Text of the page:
Q-Poll: Florida Voters Like Barack Obama, Disapprove of His Policies
Around the State
A new poll from Quinnipiac University released Thursday reveals that President Barack Obama, who carried Florida in 2008, faces a tough time carrying the Sunshine State in 2012, while Democratic incumbent U.S. Sen. Bill Nelson remains in solid shape for his battle to win a third term.
The poll found that a majority of those surveyed -- 52 percent -- disapprove of Obama’s performance in office, while 44 percent approve it. This compares to a Quinnipiac poll released on Feb. 3 in which the president’s approval stood at 47 percent and the disapproval was at 49 percent. In the new poll, more Republicans -- 84 percent -- disapprove of Obama’s presidency than Democrats in the state -- 79 percent -- who approve it. The poll finds that a majority of independent voters -- 55 percent -- disapprove of Obama’s performance, while only 39 percent approve of it.
While Obama’s disapproval numbers are on the rise, the poll finds that he will still be competitive in the 2012 general election in Florida. A majority of those surveyed -- 51 percent -- thinks the president does not deserve a second term as opposed to 42 percent who think he does, but a generic Republican challenger is ahead of the president by only 3 points in the poll, 41 percent to 38 percent. This compares to the February poll in which the unnamed Republican candidate took 42 percent with Obama behind at 40 percent.
“With President Barack Obama formally announcing his re-election campaign this week, one can expect that his team will be focusing on Florida, one of the nation’s pre-eminent swing states and one that the president carried in 2008,” said Peter Brown, assistant director of the Quinnipiac University Polling Institute. “He has some work to do in the Sunshine State. On job approval, re-election and the matchup against an unnamed Republican, he does a good deal better among women than he does among men.”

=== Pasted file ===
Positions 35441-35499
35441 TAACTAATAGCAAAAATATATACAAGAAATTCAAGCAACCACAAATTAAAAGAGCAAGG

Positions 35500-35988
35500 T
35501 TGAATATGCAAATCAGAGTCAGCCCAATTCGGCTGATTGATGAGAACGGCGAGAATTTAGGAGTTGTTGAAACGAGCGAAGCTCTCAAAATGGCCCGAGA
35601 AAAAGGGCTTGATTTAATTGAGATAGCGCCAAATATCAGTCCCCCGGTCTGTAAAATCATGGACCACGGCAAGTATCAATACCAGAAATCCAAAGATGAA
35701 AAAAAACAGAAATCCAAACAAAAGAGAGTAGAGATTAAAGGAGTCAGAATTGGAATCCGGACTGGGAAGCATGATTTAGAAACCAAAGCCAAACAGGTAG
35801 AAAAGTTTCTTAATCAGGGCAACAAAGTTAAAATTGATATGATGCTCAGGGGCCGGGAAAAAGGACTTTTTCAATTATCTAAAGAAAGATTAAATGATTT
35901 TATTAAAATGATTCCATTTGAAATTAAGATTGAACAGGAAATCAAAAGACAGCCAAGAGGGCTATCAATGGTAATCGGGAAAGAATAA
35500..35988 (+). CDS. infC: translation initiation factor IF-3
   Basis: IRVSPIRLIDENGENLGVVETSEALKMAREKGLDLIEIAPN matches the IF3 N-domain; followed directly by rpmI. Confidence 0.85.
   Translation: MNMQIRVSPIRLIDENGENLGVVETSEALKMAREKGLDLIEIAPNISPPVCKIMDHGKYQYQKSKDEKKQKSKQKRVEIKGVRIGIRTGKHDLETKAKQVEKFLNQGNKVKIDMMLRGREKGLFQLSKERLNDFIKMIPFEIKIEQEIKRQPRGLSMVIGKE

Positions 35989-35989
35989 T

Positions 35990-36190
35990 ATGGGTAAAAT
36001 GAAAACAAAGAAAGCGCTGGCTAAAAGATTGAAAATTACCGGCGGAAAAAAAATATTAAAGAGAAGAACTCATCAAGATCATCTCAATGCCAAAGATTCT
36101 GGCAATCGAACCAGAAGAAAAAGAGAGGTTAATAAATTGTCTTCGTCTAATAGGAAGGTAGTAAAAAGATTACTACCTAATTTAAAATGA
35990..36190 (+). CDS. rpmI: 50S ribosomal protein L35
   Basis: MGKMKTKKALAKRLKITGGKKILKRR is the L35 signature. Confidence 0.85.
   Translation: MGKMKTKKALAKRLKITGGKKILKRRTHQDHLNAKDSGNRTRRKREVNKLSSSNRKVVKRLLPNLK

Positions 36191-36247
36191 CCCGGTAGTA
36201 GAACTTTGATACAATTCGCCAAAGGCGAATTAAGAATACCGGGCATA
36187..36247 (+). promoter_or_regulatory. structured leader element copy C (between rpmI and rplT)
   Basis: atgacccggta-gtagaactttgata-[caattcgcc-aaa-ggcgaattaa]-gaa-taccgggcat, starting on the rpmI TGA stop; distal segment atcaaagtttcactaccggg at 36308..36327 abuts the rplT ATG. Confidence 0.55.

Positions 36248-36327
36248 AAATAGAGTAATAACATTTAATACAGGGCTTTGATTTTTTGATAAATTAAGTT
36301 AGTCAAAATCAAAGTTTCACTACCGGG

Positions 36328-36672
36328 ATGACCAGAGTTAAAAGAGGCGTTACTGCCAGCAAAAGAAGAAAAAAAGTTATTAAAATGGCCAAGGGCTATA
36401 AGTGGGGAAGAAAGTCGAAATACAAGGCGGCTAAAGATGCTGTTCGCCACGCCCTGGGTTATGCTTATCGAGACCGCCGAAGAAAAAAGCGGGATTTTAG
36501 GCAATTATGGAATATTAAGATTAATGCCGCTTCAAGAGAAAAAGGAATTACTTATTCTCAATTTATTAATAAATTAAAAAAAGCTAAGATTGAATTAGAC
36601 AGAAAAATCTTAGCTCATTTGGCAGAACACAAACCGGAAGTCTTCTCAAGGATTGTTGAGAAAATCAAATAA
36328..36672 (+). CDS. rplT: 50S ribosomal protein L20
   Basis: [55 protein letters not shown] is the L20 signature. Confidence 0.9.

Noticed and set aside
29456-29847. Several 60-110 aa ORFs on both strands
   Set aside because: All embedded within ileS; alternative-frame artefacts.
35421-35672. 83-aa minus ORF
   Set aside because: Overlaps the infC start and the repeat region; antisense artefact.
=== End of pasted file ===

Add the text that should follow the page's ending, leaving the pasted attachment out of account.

But the poll also finds that, while most Floridians do not like his policies in office, they like Obama. The poll found that 40 percent like him and his policies; 30 percent like him but not his policies; 24 percent do not like him or his policies; while 1 percent dislike Obama but back his policies.
“Despite questions about his policies, the president is personally popular with Floridians,” noted Brown.
The poll finds that Floridians are against many of Obama’s policies.
Forty-nine percent of those surveyed want to repeal the federal health-care law that Obama backed as opposed to 41 percent who want to keep it. When the phrase “health-care law” is replaced by “health-care reform law” in the poll, 54 percent want to repeal it, with 40 percent wanting to keep the current law. Floridians are split evenly, with 46 percent on each side, on the president’s handling of military actions in Libya. The poll also finds that Floridians are opposed to the American military operations in Afghanistan, with 59 percent thinking the U.S. should not be involved and only 36 percent backing continued involvement.
The poll indicates that Nelson is in better shape for 2012 than Obama.
Nelson won the approval of 47 percent of those surveyed and garnered 26 percent disapproval -- fairly similar to the numbers of his newly inaugurated Republican colleague, Marco Rubio, who has 47 percent approval and 23 percent disapproval. Forty-three percent think Nelson deserves a third term while 35 percent do not. Nelson leads a nameless Republican with 43 percent against the GOP candidate’s 39 percent.
The poll finds Floridians split on nuclear energy. While 48 percent support the creation of new nuclear power plants in Florida, 47 percent oppose them. Those numbers change dramatically when asked if they want a nuclear power plant built in their city, with only 39 percent backing it and 58 percent opposing it. A strong majority -- 60 percent -- backs increased offshore drilling for oil, with 35 percent opposing it, though that question was about the nation in general and not the Sunshine State in particular.
While 65 percent of Floridians -- including 71 percent of the independents -- support the Roe v. Wade decision, a majority -- 51 percent -- supports the bill in the Legislature requiring women considering abortions to have an ultrasound first, while 44 percent oppose the measure.
The poll of 1,499 registered voters was taken between March 29 and April 4 and a had a margin of error of +/- 2.9 percent.
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